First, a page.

Mount Burdell Open Space Preserve

- David Herlocker, Marin County Parks Naturalist, April 2, 2015     Click here for printable pdf version

Lark SparrowMount Burdell is a hotspot for Lark Sparrows, one of our most handsome sparrows.
Local photo from Mount Burdell by Larry Scheibel.

Some of the birds described below arrive over the course of April and are easiest to see in May and the following months. April visitors to Mount Burdell will still encounter many of these migrants, as well as singing and nesting resident birds and green hills rich with wildflowers. So visit multiple times! Marin Open Space generally leads wildflower-focused walks on Burdell in April and bird-focused walks in May—check their calendar for upcoming walks.

Mount Burdell is a great place to enjoy nature at any time of the year, but it is particularly rewarding during April and May as the migrants return from their wintering grounds. Mount Burdell lies near the northeastern corner of Marin, where the open grasslands dotted with majestic valley oaks attract some species that are less often encountered in the cooler coastal parts of the county.

To enjoy a great morning bird walk, start at the San Andreas trailhead off of San Marin Dr. As you head north up the fire road, listen and look for blue-gray gnatcatchers as you are serenaded by warbling vireos and orange-crowned warblers. As you crest the hill an enormous meadow comes into view. Scan the road surfaces here for lark sparrows and western bluebirds. The wire fence on the left is a great place to see western kingbirds, but remember to scan the lower wires where you might find grasshopper sparrows. Continue straight toward the huge oaks at the far edge off the meadow which are very popular with Bullock’s orioles who weave their pendulous nests in the fresh new leaves. These mature trees are riddled with cavities that provide nesting opportunities for white-breasted nuthatches, western bluebirds, violet green and tree swallows, and a variety of woodpeckers. Expect to hear house wrens – usually more than one will serenade you as you explore this area.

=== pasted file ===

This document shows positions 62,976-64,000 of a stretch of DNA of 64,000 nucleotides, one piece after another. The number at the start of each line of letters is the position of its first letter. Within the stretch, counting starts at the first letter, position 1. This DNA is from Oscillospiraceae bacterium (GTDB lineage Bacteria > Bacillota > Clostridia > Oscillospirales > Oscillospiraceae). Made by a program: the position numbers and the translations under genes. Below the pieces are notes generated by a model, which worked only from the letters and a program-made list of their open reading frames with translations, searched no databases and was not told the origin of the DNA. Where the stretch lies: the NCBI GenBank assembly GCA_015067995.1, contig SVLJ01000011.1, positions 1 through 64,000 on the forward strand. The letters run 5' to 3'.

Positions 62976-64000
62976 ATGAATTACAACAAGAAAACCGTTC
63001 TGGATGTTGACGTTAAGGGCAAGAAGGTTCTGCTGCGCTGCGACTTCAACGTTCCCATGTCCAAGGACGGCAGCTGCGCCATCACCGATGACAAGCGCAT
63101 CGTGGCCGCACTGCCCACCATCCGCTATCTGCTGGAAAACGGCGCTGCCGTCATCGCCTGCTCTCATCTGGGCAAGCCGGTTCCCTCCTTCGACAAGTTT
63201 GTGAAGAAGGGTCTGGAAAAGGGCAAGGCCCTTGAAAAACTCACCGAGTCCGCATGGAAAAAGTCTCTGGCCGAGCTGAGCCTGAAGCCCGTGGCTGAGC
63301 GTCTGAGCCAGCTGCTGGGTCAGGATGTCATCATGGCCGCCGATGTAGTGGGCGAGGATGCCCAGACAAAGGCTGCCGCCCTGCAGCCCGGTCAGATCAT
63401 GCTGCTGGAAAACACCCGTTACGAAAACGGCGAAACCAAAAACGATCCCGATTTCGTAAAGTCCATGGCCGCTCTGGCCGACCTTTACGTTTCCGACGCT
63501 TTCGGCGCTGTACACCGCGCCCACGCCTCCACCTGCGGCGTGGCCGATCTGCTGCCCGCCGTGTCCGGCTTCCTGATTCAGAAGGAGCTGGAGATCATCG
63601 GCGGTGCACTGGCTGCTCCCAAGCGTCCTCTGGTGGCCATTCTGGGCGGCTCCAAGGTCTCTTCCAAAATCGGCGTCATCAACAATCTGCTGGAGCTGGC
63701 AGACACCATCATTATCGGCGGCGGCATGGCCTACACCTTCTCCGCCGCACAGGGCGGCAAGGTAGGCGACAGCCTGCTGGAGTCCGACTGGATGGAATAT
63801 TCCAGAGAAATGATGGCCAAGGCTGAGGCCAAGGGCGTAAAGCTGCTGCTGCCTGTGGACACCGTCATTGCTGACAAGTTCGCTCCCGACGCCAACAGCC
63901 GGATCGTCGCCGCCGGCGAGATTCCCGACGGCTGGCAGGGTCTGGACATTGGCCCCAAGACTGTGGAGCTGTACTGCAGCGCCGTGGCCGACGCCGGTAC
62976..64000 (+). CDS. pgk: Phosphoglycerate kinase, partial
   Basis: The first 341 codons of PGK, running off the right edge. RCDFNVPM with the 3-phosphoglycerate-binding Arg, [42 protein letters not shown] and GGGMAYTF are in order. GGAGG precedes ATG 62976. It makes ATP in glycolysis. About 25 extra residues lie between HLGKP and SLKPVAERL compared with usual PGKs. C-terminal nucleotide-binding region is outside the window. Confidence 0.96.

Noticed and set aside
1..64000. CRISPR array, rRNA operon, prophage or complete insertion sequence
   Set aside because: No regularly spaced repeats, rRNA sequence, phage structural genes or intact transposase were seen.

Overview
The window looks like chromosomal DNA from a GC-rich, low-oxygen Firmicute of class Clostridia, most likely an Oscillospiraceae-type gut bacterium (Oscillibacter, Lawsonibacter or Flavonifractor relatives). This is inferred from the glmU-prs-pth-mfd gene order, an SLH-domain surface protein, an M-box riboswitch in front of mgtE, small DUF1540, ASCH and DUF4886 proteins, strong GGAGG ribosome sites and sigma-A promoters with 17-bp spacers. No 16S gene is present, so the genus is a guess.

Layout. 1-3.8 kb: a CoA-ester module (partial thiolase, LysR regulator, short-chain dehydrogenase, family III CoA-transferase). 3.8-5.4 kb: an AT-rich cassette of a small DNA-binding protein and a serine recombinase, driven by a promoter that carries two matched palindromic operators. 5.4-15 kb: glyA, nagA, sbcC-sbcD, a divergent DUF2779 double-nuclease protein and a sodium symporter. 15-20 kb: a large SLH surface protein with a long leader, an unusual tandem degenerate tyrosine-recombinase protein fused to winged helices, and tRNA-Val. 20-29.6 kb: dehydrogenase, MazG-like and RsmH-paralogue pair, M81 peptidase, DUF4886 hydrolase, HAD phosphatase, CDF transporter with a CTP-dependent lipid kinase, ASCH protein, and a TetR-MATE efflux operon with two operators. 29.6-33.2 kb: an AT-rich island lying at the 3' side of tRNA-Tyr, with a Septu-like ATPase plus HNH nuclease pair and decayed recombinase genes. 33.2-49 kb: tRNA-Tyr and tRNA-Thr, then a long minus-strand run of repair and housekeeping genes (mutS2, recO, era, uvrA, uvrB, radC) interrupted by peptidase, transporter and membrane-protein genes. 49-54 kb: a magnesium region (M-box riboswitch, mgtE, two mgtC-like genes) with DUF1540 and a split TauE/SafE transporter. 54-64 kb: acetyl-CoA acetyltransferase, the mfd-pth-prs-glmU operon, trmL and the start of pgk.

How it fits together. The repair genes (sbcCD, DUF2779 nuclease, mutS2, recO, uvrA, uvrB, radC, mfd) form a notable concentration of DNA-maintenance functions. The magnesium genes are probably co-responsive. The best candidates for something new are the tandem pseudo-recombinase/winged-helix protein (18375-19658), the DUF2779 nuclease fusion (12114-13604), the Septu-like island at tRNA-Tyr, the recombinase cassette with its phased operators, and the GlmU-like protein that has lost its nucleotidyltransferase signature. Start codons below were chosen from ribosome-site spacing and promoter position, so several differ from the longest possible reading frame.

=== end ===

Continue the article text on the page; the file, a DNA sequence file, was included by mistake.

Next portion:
Return to the fire road and head up the hill and you will come to a grove of trees where the Deer Camp fire road and the Middle Burdell roads meet. This area is usually alive with birds, listen closely and you are likely to hear the distinctive song of the lazuli bunting. If you watch for a while, you will be able to figure out the favorite singing perches of these dazzling males as they patrol their territories. You should be able to position yourself for great looks at one of our most beautiful birds.

From this spot, you can go left up toward Joske Grove, passing through more prime lazuli bunting habitat along your way. Ash-throated flycatchers and western wood-peewees are also common along this route. The grove is a great shady retreat where Bullock’s orioles and black-headed grosbeaks can be found. If you want a longer walk, try heading up the Middle Burdell fire road to pass Hidden Lake – a gorgeous vernal pool. Then you can loop back across the south facing slope and enjoy one of the best wildflower displays in the county.

Mount Burdell is an open space preserve managed by Marin County Parks. David Herlocker leads bird and nature walks throughout the county open space system, including multiple spring walks on Mount Burdell. Visit the website at and you can find maps to all of the preserves (here's a direct link to a printable Mount Burdell map). If you open the events calendar (or the newsletter) you will see that they offer a variety of free outings, including David’s upcoming walks at Mount Burdell.


- Go to Birding Sites Homepage -

Valley Oak by Larry Scheibel

Mount Burdell has some of the county's finest oak savanna with large, widely spaced valley oaks.

Lazuli Bunting - Larry Scheibel

Lazuli Bunting.
Local photo by Larry Scheibel.

Bullock's Oriole

Male Bullock's Oriole